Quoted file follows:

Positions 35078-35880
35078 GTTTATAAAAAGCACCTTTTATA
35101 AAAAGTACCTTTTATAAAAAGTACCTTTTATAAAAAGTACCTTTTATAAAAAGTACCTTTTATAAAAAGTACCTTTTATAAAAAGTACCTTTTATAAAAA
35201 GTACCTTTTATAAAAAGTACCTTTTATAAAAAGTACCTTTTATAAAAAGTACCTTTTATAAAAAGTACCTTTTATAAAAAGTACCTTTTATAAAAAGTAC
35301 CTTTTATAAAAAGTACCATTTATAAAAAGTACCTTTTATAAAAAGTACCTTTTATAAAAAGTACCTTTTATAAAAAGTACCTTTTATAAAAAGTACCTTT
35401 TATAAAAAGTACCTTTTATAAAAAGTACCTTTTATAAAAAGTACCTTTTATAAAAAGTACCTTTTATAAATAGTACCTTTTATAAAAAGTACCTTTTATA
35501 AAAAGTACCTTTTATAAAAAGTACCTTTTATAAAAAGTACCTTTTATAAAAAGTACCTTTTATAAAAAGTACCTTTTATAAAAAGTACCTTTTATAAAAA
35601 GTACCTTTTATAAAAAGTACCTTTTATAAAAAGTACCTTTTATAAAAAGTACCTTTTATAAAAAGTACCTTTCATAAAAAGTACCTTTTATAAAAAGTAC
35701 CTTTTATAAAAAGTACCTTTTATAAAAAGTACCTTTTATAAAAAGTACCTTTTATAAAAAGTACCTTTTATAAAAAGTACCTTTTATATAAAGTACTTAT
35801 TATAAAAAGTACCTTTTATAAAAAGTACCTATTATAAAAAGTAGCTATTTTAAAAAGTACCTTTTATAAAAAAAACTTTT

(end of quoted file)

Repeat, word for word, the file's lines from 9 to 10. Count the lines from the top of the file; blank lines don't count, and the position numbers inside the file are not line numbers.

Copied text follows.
35701 CTTTTATAAAAAGTACCTTTTATAAAAAGTACCTTTTATAAAAAGTACCTTTTATAAAAAGTACCTTTTATAAAAAGTACCTTTTATATAAAGTACTTAT
35801 TATAAAAAGTACCTTTTATAAAAAGTACCTATTATAAAAAGTAGCTATTTTAAAAAGTACCTTTTATAAAAAAAACTTTT